Hannah Braun-Allen ( Bead Trade Game Inventor)

  22. In addition to books and magazines, I save pictures from the web in folders in “MY Documents”. One is tittled “Colors” and is filled with images that I found by searching under each of the four seasons, gardens, modern art, Africa, Rocky mountians, etc. Another folder is tittled “Jewelry” and I save pictures of contempory hand crafted pieces and vintage pieces, particulary from the Art Deco era. Then when I get a block or am just looking for inspiration for a new piece, I open one of the folders, start a slide show and just let the images wash over me. If a particular image strikes me, I can STOP THE SHOW and determine what it was about the image that struck me and how I can transfer it the media of beads.

    Marilyn, I love the idea of using a canning ring to isolate a block of colors. BTW, people do still can vegies and fruit and you can get new rings in you supermarket.

    Bead away. PegM

  23. I took a wonderful class with Fiona Ellis, a knitwear designer, where we took inspiration for our own designs by taking an inspiring piece of art and turning it all around, blocking out portions with pieces of cardboard, then sketching what visual patterns the artwork inspired. That lends itself well to my beading. She recommended the book “The Vein of Gold: A Journey to Your Creative Soul” by Julia Cameron for more ideas to inspire creativity.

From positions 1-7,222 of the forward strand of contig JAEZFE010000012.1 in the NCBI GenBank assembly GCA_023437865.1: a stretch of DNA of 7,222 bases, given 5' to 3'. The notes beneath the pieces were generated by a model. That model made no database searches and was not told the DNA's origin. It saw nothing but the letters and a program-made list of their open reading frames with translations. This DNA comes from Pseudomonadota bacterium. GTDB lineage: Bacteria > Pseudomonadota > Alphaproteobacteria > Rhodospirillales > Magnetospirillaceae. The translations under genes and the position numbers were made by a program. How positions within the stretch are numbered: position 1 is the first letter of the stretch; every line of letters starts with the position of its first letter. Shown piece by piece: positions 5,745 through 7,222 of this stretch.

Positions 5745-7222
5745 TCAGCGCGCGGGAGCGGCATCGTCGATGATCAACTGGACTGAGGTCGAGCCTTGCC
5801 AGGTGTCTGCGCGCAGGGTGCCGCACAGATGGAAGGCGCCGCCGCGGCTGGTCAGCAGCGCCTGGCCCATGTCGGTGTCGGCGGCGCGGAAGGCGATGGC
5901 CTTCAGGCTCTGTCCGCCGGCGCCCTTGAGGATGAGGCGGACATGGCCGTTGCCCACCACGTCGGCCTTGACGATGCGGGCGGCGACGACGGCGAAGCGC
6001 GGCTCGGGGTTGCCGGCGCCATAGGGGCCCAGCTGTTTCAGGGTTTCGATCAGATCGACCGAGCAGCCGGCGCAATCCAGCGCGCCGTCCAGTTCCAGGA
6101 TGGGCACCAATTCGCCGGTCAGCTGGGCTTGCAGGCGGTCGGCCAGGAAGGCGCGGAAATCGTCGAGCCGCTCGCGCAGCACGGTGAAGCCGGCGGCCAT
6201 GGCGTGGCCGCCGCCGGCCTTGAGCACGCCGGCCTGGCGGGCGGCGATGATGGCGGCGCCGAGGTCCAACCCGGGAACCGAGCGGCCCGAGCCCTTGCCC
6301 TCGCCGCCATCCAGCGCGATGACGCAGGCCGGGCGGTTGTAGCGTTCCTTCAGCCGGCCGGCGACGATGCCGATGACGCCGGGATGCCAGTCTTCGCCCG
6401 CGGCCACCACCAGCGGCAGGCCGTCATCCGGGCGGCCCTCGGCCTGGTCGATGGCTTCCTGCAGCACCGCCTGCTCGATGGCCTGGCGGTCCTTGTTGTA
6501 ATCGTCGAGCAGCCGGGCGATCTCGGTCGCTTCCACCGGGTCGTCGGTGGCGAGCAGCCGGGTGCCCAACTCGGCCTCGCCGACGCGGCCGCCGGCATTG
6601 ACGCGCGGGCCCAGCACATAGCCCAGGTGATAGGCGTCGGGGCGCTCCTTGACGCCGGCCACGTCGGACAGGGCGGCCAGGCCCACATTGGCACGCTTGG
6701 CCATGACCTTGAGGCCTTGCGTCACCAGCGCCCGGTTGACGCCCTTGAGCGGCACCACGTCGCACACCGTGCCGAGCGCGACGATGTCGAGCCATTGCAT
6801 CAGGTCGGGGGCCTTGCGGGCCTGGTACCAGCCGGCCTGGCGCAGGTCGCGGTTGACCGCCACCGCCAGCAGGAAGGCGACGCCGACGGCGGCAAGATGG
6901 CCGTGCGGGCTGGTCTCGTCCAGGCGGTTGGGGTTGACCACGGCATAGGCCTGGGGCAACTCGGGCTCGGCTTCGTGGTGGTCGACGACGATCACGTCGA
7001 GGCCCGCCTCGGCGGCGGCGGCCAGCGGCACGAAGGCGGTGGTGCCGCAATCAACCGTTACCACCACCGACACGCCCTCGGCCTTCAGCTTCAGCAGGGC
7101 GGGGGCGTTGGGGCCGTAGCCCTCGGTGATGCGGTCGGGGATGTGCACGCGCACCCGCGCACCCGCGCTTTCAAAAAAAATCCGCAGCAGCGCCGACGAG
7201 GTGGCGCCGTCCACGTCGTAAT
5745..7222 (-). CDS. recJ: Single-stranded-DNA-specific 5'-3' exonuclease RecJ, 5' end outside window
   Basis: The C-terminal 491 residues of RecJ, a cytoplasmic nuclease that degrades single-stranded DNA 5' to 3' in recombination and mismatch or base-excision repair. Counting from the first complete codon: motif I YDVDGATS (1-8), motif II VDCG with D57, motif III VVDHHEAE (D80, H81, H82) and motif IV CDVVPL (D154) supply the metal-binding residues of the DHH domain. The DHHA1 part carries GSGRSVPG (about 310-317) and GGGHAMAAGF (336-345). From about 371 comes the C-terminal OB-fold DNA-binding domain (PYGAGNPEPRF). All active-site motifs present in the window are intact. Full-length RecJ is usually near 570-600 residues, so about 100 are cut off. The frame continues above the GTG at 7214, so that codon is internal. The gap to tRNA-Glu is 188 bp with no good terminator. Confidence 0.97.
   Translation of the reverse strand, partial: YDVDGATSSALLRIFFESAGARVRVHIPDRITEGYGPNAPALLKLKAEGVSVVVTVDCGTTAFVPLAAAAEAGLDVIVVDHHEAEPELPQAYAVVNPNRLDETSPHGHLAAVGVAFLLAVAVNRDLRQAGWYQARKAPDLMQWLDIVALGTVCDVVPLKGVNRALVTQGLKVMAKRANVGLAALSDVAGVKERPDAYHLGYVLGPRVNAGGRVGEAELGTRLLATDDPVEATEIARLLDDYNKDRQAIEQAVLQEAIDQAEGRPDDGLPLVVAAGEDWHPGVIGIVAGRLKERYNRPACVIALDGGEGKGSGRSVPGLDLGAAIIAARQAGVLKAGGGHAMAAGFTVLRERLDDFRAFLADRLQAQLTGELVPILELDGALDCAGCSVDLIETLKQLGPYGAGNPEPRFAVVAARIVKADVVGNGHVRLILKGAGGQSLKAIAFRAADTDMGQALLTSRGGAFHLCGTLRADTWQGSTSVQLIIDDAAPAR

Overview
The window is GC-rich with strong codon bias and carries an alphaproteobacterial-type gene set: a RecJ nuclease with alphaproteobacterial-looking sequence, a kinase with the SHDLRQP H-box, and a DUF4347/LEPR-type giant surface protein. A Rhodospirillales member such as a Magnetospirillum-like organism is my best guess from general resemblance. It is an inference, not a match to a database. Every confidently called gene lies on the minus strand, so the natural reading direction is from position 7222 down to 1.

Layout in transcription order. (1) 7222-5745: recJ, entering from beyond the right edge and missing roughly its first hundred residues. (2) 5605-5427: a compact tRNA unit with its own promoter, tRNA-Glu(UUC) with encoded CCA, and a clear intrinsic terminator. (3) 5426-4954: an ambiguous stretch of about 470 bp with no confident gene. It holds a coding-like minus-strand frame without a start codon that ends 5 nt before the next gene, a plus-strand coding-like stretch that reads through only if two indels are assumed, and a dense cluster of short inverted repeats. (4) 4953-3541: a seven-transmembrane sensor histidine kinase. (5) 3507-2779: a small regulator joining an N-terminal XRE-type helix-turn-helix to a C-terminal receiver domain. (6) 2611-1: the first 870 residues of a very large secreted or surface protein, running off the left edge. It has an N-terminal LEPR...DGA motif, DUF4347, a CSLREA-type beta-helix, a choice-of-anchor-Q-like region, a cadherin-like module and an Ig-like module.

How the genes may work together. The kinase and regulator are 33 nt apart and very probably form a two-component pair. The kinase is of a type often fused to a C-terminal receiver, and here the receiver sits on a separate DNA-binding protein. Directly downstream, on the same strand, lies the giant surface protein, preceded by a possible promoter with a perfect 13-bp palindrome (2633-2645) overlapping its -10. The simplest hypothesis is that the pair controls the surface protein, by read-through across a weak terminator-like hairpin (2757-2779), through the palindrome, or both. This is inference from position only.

24. i was in a bead shop in ocean city md and i recently heard about bead soup. as you work on diffrent projects you take a few of the left over beads and instead of putting them away you put same color and similiar color beads into jars after a while you have bead soup!!!

  25. I do that all the time Anna – as a result I now have a couple of kilos of bead soup in tubs on my shelf! It comes in handy when I can’t think what to bead, I just grab the nearest tub and pull something out and start stitching. In fact my preferred way of working is to mix everything up until I’m happy with the colours, and pick out beads at random!

  26. I have a coloring book which is all geological shapes. When I get blocked up, I start coloring, it helps me put colors together and the shapes help me as well. Somehow going back to childhood color helps me.